This criticism points to bigger trends in the wellness industry. Although the use of CAM has increased, there is an expanding gap “in the rate of CAM use between non-Hispanic whites and African American and Hispanic populations. Whites are more than twice as likely to see a CAM provider than African Americans and Hispanics.” Asians use CAM slightly less than whites. Much of wellness culture is problematic because of who it says wellness is for. When the face of the company is a wealthy, white, Hollywood-elite, only so many people can see themselves stepping into the life portrayed. By making wellness exclusive and exclusionary, these brands give CAM a bad reputation by association. The practices face scrutiny, not from a medical or scientific standpoint, but because they are seen as elitist.   

Another problem: “‘Sometimes Western people take what they think is something powerful used in the Indigenous world, say a plant, an herb, a tea,” says Margaret P. Moss Ph.D., R.N., director of First Nations House of Learning and an associate professor in the school of nursing at the University of British Columbia, ‘without taking the whole system that came with it, that made it work.’” In many cases, these celebrities and influencers simply appropriate practices. They do not take into account the full context and history of where they come from and potentially spread misinformation with little concern for how this could damage the reputation of such practices. The negative opinion people hold of these brands reflects badly on the practices they endorse.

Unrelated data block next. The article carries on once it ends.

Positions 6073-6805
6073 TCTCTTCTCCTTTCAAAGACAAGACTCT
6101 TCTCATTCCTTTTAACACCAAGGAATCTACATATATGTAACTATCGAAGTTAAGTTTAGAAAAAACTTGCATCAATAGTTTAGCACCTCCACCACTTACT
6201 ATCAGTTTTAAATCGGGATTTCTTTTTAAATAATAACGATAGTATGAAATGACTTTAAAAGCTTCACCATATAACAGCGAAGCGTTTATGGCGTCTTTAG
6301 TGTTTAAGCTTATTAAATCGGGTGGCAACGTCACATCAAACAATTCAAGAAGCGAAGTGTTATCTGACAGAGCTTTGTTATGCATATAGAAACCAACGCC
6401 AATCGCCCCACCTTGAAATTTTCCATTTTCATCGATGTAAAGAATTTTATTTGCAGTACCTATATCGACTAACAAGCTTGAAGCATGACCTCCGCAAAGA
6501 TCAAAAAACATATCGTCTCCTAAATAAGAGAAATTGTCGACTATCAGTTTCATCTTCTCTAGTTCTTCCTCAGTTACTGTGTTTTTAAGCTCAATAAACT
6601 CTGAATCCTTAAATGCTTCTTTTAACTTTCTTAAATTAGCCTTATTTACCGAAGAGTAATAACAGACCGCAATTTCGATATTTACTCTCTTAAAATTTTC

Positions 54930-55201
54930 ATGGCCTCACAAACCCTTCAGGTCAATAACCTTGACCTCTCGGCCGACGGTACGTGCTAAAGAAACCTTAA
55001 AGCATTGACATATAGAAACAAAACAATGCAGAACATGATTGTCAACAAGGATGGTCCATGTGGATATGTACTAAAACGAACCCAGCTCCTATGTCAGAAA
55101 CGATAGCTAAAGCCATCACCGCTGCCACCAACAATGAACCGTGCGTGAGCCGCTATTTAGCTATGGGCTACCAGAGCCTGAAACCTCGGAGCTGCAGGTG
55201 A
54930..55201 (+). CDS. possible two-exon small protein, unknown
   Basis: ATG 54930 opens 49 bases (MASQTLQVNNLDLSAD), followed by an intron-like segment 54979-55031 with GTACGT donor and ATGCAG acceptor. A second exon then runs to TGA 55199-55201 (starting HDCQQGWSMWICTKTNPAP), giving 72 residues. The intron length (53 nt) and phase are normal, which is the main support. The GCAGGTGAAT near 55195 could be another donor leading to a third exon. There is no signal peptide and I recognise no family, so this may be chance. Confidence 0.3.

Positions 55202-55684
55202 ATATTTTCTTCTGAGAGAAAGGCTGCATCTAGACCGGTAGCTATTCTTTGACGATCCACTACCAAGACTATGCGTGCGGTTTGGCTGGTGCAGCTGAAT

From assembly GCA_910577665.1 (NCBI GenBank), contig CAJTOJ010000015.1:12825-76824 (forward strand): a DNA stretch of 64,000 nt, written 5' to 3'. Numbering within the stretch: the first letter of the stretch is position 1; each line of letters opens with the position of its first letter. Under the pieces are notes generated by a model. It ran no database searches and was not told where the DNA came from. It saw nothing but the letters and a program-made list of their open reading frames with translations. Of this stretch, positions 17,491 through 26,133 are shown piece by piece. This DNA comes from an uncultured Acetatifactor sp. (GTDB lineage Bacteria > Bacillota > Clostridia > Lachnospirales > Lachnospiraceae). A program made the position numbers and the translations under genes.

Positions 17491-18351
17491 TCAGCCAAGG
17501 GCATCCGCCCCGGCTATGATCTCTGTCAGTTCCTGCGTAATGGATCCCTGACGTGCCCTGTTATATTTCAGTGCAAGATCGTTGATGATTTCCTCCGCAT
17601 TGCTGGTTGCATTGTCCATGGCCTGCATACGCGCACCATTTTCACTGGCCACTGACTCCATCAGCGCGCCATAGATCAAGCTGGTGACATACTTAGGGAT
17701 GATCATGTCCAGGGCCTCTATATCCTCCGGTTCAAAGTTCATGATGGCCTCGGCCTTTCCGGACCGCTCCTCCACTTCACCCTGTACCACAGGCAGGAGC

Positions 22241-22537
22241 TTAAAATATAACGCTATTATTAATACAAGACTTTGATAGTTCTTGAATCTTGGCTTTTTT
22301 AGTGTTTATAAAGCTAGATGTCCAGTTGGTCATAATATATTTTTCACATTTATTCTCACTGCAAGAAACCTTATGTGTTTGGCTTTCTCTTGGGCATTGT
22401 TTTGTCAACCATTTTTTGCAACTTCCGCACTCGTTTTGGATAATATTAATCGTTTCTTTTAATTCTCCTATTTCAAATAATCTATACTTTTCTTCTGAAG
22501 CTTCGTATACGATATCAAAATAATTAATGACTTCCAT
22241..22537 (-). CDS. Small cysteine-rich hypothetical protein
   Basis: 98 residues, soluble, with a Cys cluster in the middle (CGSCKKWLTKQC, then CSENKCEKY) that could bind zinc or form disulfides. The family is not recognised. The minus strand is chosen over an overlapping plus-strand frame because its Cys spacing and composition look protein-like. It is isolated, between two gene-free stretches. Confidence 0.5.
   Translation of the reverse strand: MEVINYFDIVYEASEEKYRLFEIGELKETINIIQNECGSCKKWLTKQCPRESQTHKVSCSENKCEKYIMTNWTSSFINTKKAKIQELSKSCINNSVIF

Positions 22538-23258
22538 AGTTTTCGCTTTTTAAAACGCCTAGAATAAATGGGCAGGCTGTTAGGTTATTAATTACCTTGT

CAM has real potential to help people. Those that want more autonomy or those with chronic conditions can find real relief. There are a variety of options tailored to meet individuals’ needs. Those with chronic conditions may find CAM treatments beneficial when other, conventional approaches have been exhausted. Furthermore, “as long as alternative treatments are used alongside conventional treatments, the majority of medical doctors find most forms of complementary medicine acceptable.” An article in the National Center for Biotechnology Information argues against the distinction between conventional and alternative medicine. Instead, they propose, “there is only medicine that has been adequately tested and medicine that has not…Once a treatment has been tested rigorously, it no longer matters whether it was considered alternative at the outset. If it is found to be reasonably safe and effective, it will be accepted.” While this is a nice idea when taken too far, arguments like this perpetuate the problems outlined above. It is important to remember where practices come from, their histories and contexts because they don’t just add trivia; they are part of the practices. 

Could Genetic Testing Be Part of Your Next Job Application?

As genetic testing advances, results may predict not just health but personality and intelligence, raising ethical questions about the applications of such information.